The northeastern L.A. neighborhood of Eagle Rock, which still retains many of the buildings that were built in the early part of the 20th century, was another place where Revoyr could conjure up the ghosts of the city’s past. “Walking around my neighborhood evokes so much of what I wanted to capture in the book,” she said.
Pamela Beere Briggs, who teaches at UCLA Film School, recently featured Revoyr in a documentary called “Mysterious California,” a film that explores how four California writers use the state as a character in their novels.
“Nina treats place as a physical, emotional, historical entity,” Briggs said. “Then, she weaves that perspective into a tale that travels between the past and present, painting a three-dimensional map of Los Angeles. How I saw and felt about Los Angeles was not the same after reading [Revoyr’s previous novel] ‘Southland.’ . . . She showed me so clearly how place has the power to inspire story and story has the power to keep place alive.”
“The Age of Dreaming” takes up Jun Nakayama’s story when the once-great star of the silent era has deliquesced into a forgotten star, living alone and ruefully pondering both the transcendence and tragedy of his past. When an enterprising young journalist named Nick Bellinger tracks him down and asks for an interview, Nakayama is flattered but wary. As it turns out, Bellinger does have a hidden agenda: He wants Nakayama to act in a film that he has written with Nakayama in mind.
This turn of events sends the novel spiraling down into the recesses of Nakayama’s past, as Revoyr flashes back and forth between the glittering scenes of his Hollywood years and the internal storms of Nakayama’s present life. Will the comeback unleash the terrible secret that he has harbored for decades -- the very thing that cut short his career in 1922, at the peak of his powers? “I wanted my character to be an active participant in his own demise,” Revoyr said. “Then the question became, how do you suppress that?”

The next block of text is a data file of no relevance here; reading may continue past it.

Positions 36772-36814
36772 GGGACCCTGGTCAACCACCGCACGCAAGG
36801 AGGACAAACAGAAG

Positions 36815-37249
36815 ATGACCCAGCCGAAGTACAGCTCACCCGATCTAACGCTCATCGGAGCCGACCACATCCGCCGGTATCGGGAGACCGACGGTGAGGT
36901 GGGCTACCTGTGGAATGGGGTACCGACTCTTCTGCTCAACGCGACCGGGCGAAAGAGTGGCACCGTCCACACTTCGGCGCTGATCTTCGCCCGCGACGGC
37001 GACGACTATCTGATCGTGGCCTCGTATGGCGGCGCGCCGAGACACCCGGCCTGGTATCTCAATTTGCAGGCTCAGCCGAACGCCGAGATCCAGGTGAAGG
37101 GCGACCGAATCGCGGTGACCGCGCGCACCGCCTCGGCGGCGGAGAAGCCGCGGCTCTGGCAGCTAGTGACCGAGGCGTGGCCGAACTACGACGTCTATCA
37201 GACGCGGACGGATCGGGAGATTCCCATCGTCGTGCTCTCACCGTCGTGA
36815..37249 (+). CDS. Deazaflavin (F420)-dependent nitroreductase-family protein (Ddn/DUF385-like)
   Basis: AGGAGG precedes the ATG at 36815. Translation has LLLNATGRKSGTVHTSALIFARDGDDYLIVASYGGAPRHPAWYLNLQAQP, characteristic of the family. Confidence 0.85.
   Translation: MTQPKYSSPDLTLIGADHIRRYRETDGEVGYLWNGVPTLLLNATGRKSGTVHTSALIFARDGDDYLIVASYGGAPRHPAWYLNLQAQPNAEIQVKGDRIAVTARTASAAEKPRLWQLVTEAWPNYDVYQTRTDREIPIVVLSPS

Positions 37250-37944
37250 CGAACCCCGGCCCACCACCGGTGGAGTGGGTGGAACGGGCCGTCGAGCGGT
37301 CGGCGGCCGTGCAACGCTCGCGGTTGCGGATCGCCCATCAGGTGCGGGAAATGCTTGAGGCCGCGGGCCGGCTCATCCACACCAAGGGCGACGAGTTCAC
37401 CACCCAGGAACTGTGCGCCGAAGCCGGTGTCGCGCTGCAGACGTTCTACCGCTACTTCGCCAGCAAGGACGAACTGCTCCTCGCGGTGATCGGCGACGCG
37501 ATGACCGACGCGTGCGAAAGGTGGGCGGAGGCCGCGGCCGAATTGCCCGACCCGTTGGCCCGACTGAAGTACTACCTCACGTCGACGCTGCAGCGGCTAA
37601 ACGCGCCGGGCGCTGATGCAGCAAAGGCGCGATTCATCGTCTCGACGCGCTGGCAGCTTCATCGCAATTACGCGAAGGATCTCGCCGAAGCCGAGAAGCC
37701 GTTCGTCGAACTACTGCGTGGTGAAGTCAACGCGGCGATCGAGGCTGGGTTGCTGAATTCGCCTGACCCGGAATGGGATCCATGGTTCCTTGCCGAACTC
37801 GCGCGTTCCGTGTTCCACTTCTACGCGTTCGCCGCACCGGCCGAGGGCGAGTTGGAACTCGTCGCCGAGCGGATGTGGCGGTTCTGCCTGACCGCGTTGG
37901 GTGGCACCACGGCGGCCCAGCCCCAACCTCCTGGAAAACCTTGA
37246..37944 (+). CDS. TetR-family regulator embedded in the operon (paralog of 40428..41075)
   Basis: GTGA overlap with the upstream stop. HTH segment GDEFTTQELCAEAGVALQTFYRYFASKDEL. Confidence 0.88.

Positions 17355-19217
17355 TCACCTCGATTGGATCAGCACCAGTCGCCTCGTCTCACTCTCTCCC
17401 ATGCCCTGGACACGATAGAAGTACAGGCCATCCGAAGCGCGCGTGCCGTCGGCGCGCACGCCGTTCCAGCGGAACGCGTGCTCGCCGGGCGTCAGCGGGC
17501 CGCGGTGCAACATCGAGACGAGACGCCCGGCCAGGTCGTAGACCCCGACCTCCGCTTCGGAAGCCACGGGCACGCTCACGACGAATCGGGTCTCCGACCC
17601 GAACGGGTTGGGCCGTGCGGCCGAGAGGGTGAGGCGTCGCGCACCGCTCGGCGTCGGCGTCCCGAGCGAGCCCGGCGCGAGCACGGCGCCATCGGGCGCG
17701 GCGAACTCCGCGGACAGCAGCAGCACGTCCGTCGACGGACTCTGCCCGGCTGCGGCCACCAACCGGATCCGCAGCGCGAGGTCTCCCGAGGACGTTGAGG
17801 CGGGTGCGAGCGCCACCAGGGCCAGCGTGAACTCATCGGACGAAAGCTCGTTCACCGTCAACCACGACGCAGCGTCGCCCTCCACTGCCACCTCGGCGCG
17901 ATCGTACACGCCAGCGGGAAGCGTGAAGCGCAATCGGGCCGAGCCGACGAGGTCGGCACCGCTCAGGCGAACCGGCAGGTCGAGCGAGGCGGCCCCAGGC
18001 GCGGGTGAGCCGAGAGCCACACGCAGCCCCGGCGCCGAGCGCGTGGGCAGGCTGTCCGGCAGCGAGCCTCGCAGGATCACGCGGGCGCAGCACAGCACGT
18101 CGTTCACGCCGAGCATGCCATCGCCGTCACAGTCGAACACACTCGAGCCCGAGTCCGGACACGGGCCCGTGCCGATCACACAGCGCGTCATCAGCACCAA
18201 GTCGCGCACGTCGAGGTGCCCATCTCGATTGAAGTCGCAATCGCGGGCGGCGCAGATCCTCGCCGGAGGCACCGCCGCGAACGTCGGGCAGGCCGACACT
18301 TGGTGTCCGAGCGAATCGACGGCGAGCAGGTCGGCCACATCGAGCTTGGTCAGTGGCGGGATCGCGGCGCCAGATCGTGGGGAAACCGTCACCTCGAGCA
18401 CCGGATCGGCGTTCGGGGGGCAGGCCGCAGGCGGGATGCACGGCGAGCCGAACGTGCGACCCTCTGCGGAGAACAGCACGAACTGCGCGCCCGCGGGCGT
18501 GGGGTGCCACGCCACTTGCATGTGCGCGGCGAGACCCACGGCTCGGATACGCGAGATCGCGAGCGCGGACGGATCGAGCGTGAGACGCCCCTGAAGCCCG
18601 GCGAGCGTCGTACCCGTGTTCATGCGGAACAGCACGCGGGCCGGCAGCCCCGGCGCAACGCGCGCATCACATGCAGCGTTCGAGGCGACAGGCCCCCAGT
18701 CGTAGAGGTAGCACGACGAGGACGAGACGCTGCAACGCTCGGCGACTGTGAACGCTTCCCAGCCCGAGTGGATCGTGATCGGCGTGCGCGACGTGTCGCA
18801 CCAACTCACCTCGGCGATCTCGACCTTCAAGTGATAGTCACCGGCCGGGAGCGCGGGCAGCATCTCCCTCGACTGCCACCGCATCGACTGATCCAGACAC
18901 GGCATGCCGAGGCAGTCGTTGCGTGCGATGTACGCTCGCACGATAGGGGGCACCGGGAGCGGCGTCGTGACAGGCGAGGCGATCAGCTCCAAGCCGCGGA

The book’s plain-spoken, almost affectless writing style mirrors Jun’s character. “I was greatly influenced by the work of Kazuo Ishiguro, particularly ‘The Remains of the Day,’ ” she said. “I wanted Jun to have that buttoned-up, restrained voice.”
“The Age of Dreaming” had been inspired in part by the story of Sessue Hayakawa, a mammoth silent star of the teens who worked with Cecil B. DeMille but whose career, like Nakayama’s, came to an abrupt halt in 1922. It wasn’t until many years later that Hayakawa enjoyed a renaissance as the sadistic Japanese POW commander in the 1957 Oscar-winning film “The Bridge on the River Kwai.”
“Hayakawa was a troubled soul,” Revoyr said. “There were certain rules when he acted. He couldn’t get the girl in the end, for one. He invariably played the heavy or the villain, and he had to make sacrifices for the white actors in his films. There was also a lot of criticism from Japanese who thought he was playing to cultural prejudices about their people.”
Just as her protagonist has to suffer the fate of someone forced to stop doing what he loves at a young age, so Revoyr was confronted with that possibility when she was unable to find a publisher for her second book, ‘Southland,’ a densely plotted novel about race relations in the caldron of mid-60’s L.A. “I started writing ‘The Age of Dreaming’ when my own writing was in doubt,” she said. “ ‘Southland’ was rejected by 20 publishers over a two-year period. It paralyzed me. I thought there might be a chance I would never write again.”.
THEN, the small New York imprint Akashic decided to publish “Southland” (Akashic is also the publisher of “The Age of Dreaming”). “Akashic absolutely saved me,” Revoyr said. “In retrospect, I’m glad things happened the way they did.”
Revoyr encounters no such trouble these days. She is at work on her fourth novel. She would not reveal what she is writing about, but it’s safe to say it will touch upon many of the same issues that have consumed her over the last decade.
“I’m just fascinated by the way people interact,” Revoyr said. “I’m not just interested in their differences, but their human commonalities as well. What is the thing that binds us together? The one thing that I have addressed in all of my work is, how do you forge happiness out of the material of your everyday life?”